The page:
I’m not really 100% that their accounting truly maps correctly to US private equity accounting. For example. Are the management fees actually deductible from income? Not necessarily. You might think that as being obvious, sure. In US private equity, with expenses and income flowing through on a K-1, they actually aren’t - TCJA killed that in 2018 since that always got classified as “investment advice”. However, for a US mutual fund, then yes, they’re hidden in the mechanics of the fund because the fund is not a pass-through entity. I was going to talk to their accounting firm, but just never got to it, and given work as it is this year, I don’t see getting to it. For last year, I just jammed numbers in since they were relatively small and not worth quibbling. This year, I’m just letting my accountant interpret it and walking away.
The setup fee would come out of YOUR gross yield. Just because it’s on your form doesn’t mean it’s on everyone else’s form. Very specifically, it’s not on my form. Your setup fee is your problem.
Net ordinary income is sitting in the fund’s bank account and continues to be part of the overall fair value of the fund. Please remember that the “dividend” you receive really isn’t. You are taxed based on the income of the fund as it receives it. The “dividend” that goes into your bank account is a “return of capital” of sorts, the same mechanics as you see with various ETFs and funds in the US - “we made X, we’re going to keep Z% of it in our bank account and give (X-Z)% to you to put in your bank account”. What is paid out to you reduces your basis. The only difference here is that you don’t have to keep track of your basis - this is being done for you.
The number you see on your custodial statement from your bank for EUR/share is a statement of net fair value of the shares of the fund as of the latest valuation reported by BC to your depository custodian. In this case, that value is dictated by (actual fair value of the assets) + (cash in bank) - (accounts payable), which will have subtracted out anything that was paid out to you - which then of course shows up in your bank account as cash. That will (hopefully) continue to go up as the fair value of the assets goes up.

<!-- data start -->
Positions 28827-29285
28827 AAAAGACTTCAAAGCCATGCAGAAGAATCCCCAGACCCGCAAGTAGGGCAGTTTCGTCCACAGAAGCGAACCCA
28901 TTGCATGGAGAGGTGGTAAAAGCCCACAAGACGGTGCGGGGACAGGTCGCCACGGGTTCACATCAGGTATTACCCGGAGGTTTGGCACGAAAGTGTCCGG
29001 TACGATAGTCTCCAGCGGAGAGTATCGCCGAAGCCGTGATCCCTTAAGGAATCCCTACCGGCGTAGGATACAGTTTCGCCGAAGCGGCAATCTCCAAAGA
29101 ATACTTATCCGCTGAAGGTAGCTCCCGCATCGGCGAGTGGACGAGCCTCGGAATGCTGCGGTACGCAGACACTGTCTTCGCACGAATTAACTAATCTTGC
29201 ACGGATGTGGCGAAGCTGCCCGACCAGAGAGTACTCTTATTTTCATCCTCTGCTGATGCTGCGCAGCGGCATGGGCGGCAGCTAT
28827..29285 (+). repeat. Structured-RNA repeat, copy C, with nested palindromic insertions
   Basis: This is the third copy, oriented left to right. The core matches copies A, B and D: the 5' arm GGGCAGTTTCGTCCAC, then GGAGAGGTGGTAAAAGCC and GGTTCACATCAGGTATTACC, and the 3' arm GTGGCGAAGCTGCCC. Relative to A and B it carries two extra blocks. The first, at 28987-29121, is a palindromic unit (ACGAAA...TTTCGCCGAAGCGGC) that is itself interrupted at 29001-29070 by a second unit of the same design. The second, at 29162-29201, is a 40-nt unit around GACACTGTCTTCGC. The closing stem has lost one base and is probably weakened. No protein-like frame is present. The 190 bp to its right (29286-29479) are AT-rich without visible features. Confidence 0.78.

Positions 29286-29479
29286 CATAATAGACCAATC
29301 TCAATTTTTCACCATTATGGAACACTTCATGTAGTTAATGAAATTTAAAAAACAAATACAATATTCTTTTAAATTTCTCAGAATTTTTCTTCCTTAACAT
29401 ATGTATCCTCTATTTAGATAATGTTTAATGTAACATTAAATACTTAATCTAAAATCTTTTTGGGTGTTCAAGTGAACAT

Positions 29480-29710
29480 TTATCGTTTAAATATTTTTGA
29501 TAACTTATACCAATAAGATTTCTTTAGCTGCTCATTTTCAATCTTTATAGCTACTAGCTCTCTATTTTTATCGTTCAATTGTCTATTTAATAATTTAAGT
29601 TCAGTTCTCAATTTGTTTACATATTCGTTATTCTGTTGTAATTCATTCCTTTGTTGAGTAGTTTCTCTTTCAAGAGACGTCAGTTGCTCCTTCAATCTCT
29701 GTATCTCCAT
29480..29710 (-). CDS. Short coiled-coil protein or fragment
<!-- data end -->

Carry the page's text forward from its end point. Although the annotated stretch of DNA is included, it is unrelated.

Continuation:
If/when BC sells an asset, some of that “unrealized fair value” will become realized, and show up as “cap gain”. Which you will then pay taxes on at the time of realization.
Eventually, you will cash in the shares. Perhaps surprisingly to you, you won’t owe any taxes at that point (except for any gains in the last year) - because you already paid them along the way. It all comes out in the wash.
And if you’re wondering about that 10%(?) incentive fee - for all that the wording would seem to indicate that that’s a cut they’re taking at the end… it’s not. It’s baked into the fee as you go along. The mechanics of this, I do not understand - however, I can state this with certainty as this is how I have experienced this working in practice. I could ask my CFO if people really cared. (And yes, the management fee can actually be negative in the case of losses, to claw that incentive back. Again, I have seen this in practice.)
And yes, you are making a very long term loan to the US Treasury as a result of this. You can claim this is unfair, but that is how this works, and it is not somehow unique to PFICs - this is how this works for all PE in the US.